Why Australia’s construction bust will give commercial property values a boost
- Written by Peter Rose, Director at Forbury
With builders folding on the daily, second-hand assets are starting to look like a safe haven for property investors, notes Peter Rose, Director, Forbury
To say the country’s construction sector is having a shocker may just be the understatement of the year. We’ve recently seen the headline making demise of home builder Porter Davis which went under on March 31, reportedly leaving 1700 homes unfinished in Queensland and Victoria and a further 779 signed contracts in limbo.
It’s just the latest in a growing string of companies that have been brought undone by an unfortunate confluence of events: disruption to supply chains; soaring material and labour costs, rising interest rates and falling prices for completed product.
Operating on fixed price contracts and with slim margins – I’ve known many to run on a razor thin five per cent but it only takes a delay or mistake to eliminate that margin. With the industry awash with work for the past three years construction companies have been able to hunt for activity and cashflow to stay afloat but that has caught up with them, in what’s been aptly dubbed a ‘profitless boom’.
Other recent collapses include PBS Building which entered voluntary administration in early March, leaving a reported 80 commercial and residential projects unfinished, and NSW apartment developer EQ Constructions which folded in February owing an estimated $50 million to creditors.
They join the likes of last year’s casualties, ProBuild, ConDev and Oracle Building Corporation, all of which found themselves out of cash and luck – as, indeed, were many of their hapless customers.
But while the construction sector may be in a world of pain, its travails don’t necessarily spell bad news for the property sector entirely. On the contrary. The fact that development is fast becoming unacceptably risky and expensive may prove a significant positive, for the owners of existing assets, be they commercial, industrial, retail or residential.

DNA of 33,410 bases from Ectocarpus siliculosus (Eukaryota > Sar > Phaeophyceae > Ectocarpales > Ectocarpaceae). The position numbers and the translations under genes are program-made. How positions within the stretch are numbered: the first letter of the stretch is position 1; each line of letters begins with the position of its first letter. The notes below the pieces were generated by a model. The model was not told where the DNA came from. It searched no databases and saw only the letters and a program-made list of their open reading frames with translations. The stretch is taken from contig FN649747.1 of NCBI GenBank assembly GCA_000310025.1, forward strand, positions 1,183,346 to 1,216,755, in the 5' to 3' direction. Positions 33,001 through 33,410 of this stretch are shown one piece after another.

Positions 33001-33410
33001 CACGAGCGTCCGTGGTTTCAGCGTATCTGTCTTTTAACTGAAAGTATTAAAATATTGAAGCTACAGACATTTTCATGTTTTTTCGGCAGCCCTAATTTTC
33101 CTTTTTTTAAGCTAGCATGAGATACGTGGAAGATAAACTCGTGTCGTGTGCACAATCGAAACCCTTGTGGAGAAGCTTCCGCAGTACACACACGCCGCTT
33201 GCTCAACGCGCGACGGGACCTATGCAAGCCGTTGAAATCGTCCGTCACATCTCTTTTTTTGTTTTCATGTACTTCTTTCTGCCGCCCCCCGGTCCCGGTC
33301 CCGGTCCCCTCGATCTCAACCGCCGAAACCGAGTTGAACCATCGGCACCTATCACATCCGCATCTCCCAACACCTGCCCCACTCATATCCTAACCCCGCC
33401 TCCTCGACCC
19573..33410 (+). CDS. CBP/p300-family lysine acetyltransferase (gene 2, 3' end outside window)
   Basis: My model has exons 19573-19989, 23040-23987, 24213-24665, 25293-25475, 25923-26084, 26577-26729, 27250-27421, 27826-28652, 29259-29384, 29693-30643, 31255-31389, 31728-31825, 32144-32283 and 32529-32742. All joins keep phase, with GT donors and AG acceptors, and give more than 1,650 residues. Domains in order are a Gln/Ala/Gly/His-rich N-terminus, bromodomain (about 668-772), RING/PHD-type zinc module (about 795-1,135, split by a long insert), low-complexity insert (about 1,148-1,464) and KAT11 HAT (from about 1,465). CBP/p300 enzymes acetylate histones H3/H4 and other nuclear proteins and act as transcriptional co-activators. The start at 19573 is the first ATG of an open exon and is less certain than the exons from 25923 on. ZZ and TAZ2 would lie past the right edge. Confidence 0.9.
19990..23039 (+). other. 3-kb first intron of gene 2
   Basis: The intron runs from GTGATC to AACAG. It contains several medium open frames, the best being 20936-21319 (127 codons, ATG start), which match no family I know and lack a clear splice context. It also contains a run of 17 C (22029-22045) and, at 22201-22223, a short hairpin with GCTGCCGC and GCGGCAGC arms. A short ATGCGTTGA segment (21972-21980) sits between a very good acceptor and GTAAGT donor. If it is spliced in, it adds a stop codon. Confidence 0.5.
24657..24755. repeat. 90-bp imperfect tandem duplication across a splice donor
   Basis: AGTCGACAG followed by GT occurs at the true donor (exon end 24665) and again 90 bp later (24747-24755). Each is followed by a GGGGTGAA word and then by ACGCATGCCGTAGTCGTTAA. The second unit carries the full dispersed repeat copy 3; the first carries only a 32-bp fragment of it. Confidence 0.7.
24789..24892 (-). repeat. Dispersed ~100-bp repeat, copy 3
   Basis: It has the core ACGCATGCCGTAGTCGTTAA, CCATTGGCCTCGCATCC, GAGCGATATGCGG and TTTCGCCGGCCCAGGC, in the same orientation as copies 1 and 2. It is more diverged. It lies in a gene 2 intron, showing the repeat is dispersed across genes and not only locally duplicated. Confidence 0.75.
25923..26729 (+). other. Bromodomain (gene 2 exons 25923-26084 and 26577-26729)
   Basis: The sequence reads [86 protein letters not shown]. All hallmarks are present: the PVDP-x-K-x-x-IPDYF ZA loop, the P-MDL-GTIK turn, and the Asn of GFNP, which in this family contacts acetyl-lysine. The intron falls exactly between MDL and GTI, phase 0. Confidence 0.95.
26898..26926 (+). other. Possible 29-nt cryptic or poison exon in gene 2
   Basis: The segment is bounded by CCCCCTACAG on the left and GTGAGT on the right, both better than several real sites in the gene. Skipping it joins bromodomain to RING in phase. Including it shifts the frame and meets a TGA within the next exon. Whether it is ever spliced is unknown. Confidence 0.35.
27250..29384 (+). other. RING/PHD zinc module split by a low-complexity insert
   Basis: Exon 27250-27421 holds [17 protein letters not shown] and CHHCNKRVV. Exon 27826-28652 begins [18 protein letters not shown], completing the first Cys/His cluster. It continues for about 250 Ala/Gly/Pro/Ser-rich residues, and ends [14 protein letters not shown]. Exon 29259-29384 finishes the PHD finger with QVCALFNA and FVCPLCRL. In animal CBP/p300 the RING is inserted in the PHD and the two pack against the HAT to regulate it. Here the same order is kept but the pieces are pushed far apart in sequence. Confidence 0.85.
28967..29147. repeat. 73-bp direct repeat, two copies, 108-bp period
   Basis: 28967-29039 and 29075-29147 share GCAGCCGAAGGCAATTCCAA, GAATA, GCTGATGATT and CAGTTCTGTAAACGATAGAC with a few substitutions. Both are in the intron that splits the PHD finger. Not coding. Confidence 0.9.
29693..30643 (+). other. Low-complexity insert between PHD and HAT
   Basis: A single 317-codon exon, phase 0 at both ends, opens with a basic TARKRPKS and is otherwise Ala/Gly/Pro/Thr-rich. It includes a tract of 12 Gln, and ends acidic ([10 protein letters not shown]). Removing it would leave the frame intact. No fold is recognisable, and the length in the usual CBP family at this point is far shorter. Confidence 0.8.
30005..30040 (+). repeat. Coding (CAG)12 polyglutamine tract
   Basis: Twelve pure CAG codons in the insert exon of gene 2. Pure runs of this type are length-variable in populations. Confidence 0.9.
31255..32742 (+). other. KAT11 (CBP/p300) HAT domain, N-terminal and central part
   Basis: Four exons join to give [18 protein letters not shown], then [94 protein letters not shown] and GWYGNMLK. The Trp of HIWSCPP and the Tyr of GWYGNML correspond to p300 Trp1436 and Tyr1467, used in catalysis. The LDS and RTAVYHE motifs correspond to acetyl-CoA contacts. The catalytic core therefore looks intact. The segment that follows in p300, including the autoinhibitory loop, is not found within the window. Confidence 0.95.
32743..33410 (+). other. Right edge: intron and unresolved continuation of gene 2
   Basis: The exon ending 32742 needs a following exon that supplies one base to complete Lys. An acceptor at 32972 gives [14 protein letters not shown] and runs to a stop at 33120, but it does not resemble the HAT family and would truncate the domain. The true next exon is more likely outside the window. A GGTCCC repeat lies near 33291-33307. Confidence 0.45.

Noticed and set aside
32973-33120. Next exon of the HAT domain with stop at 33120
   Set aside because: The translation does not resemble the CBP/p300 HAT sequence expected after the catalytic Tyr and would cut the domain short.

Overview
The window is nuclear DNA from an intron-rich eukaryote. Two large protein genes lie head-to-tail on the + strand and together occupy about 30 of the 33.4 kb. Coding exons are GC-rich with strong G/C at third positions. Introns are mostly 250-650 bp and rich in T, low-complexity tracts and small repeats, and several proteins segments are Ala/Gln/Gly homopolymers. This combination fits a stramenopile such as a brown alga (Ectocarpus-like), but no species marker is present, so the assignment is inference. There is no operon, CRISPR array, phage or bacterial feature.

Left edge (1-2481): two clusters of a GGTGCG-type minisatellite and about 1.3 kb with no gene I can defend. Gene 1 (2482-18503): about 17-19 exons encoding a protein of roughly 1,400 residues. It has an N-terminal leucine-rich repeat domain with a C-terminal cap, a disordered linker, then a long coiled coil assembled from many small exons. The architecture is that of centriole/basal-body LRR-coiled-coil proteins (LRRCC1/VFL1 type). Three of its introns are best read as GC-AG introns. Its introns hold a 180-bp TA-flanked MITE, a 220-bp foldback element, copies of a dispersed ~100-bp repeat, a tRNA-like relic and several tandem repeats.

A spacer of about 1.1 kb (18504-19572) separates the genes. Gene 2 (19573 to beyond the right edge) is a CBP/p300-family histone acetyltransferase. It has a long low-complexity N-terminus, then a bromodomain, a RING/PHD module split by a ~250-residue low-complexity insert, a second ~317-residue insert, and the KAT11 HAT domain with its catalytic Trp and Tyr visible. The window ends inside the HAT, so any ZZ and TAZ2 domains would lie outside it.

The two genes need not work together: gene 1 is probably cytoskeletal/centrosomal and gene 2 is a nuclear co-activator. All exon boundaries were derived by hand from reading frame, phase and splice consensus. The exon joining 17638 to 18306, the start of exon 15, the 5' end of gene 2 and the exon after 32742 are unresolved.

This group has been under siege of late. Interest rate hikes, in Australia and globally, have decimated the value of their assets; putting an end to the three-decade mega-trend of falling rates, coupled with steadily rising prices.
Hence, many investors and funds now find themselves holding asset portfolios that are worth substantially less than they were a year or two earlier; notwithstanding their reluctance to crystallise those losses via current market valuations.
Some may face tricky divestment decisions and be forced to take haircuts, as they attempt to maintain their investment buffers over the upcoming months.
The attraction of the old
The implosion of the construction industry currently playing out on buildings sites and in boardrooms up and down the country could, however, see values start to move in the opposite direction.
When unacceptable risk enters the investment equation – and builders going belly up, left, right and centre certainly fits the definition of unacceptable risk! – old stock is the natural pivot, for investors and funds that want to maintain their exposure to bricks and mortar.
Prices and values start to adjust accordingly, as buyers switch their focus to quality second hand assets whose greatest attraction is the fact that they’re not half finished and mired in liquidation complications but, rather, can generate a reliable yield from the get-go.
We’ve already seen this trend play out over the ditch, in the residential space. Spooked by the demise of some big name players, New Zealand buyers have abandoned the new build market in droves over the past year, and the value of pre-loved dwellings has risen in synch.
Awaiting the upswing
Will the same thing happen in the commercial sphere here in Australia, as the profitless boom continues to send more of our big builders bust? Logic dictates that it must, and soon, particularly if interest rates have peaked. At Forbury, monitoring values is our raison d’etre and we’ll be watching with interest to see when, and by how much, the market moves.